Thursday, March 11, 2010

Thoughts on Avatar

So I finally saw Avatar. I wasn't surprised my much, partically because I waited so long that general plot points have seeped into the general consciousness and, well, what happens isn't all that surprising. It's even less surprising to people who like the way Cameron directs and have seen all of his previous movies (OK, not the one about pirhana). Avatar is just another James Cameron movie -- spectacle and well-directed action sequences and quick pace and intense characters on all sides. Nobody looks for deep meaning in Terminator 2 or True Lies or even The Abyss (my favorite), for that matter. Theorize away on how the Nav'i are like today's iPod generation or how the portrait of the armed forces aligns with the post-Iraq experience, but don't get too bent out of shape, because at its heart it's about the whirl and creation, not the screenplay or the underlying themes.

I did like the portrayal of scientists (almost ingratiating at times) and thought the way 20th-century labware kept looking the same several centuries later was kind of funny. I don't think Kimax bottles will still be in use that far in the future, but hey, who knows? The world itself was superficially and anatomically interesting and a good example of what people can come up with when they spend a lot of time on it. I do wonder if such creatures could actually develop and how. I'm more convinced of convergence than divergence, but that's my own philosophical blinders talking. (They do still bleed red, which means iron is still used for oxygen transport -- convergence!!)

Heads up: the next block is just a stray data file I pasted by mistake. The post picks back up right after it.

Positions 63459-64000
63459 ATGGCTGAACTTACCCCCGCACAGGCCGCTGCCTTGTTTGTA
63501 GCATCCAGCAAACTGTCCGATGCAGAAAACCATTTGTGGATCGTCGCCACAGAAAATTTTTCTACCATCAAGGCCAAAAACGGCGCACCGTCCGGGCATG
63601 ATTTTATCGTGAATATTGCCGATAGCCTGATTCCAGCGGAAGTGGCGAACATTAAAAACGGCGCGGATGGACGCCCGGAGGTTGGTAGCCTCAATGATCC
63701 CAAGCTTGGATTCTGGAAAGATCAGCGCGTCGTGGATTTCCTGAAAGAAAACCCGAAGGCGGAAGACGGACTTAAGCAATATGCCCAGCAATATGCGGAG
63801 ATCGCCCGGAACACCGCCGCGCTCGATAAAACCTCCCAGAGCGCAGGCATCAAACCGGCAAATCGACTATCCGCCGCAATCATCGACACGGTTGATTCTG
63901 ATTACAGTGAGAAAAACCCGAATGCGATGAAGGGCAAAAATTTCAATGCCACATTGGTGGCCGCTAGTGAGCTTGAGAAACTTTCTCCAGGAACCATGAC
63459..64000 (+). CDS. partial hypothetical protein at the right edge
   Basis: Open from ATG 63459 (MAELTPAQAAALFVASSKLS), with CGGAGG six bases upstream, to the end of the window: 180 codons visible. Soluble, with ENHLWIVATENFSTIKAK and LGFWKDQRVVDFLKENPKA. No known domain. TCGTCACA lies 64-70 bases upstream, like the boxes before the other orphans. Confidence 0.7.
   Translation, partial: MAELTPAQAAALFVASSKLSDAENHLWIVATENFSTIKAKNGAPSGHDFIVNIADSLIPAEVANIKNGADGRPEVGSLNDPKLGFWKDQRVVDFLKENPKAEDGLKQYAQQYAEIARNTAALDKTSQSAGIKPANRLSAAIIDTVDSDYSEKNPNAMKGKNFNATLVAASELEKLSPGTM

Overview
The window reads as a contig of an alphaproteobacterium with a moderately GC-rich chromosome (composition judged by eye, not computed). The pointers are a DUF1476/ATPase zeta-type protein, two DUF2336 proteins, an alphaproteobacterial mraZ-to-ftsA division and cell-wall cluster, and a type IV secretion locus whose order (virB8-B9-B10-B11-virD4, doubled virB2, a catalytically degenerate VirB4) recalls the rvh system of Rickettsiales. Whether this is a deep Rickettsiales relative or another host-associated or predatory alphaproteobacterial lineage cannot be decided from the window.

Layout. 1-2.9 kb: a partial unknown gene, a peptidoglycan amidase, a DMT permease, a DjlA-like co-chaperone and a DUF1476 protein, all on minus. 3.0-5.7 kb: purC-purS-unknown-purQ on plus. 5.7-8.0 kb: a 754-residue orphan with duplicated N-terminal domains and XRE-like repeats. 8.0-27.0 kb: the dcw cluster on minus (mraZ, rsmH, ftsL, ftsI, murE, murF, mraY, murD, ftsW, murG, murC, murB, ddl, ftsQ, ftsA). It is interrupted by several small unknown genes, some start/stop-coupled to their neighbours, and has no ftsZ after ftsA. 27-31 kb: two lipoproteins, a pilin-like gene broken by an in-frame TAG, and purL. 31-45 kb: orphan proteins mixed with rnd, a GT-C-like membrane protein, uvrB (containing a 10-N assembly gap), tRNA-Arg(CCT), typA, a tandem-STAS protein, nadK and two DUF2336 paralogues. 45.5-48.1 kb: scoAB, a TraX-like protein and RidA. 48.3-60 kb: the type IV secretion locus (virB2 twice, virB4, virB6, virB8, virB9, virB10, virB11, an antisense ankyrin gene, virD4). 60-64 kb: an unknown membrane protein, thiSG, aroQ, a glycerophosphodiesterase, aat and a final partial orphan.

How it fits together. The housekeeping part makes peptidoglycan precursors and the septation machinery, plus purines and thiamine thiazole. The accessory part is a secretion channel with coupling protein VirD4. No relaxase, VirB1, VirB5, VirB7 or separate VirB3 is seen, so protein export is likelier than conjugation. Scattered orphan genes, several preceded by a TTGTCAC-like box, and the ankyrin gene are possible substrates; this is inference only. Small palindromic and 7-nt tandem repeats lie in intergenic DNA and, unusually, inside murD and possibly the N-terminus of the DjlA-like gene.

Some local preacher has gone on record calling this movie "satanic." I think he misspoke, he MUST have meant it was "stoic" in the ancient Greek sense. (All life is connected, seek balance in all things, etc.) On Mars Hill, Paul spoke to and challenged both stoic and epicurean philosophers. He didn't call them satanic, he found what they agreed on and then brought the Jewish messiah into it. If you're going to name your church Mars Hill you should emulate Paul in this, I'd think. Ok, I'll get off the soapbox now.

One last thing: you've got floating mountains. A.) How? B.) Why don't you use THEM as weapons in the final fight scene? I was waiting and waiting for a mountain to squish a helicopter and it never happened. James Cameron, you know where my blog is if you want advice for your next movie.

4 comments:

Patrick said...

floating mountains: i thought magnetism from unobtainium...

BenMc said...

That would explain the jamming of the instruments as well. And it would increase the helicopter-squishing potential. I'd be for it.

Another thing: perhaps unobtainium can be used to explain the flying creatures which are probably too big to actually fly (much less with a human rider). But if they can float like the rocks then you have a nice coherent explanation.


Trust the chemist to want to study unobtainium ...

Eric said...

I'm sure I'll get around to seeing it at some point.

As far as the armed forces portrayal, Cameron hasn't help his case with remarks he's given at various viewings.

DerekW said...

A quick comment on your blog, seems to me (having only seen the trailer online a moment ago), that the movie is more about the culture of avatars in games such as WoW and Final fantasy that satisfy our need to escape to a world where we have extraordinary powers (like walking). Wondering why we have that need (as a sometimes player of WoW myself :). Do we really want to make a difference but feel it is futile in our complex world? Can we capitalize on that somehow? Looking forward to your blog on that one ;).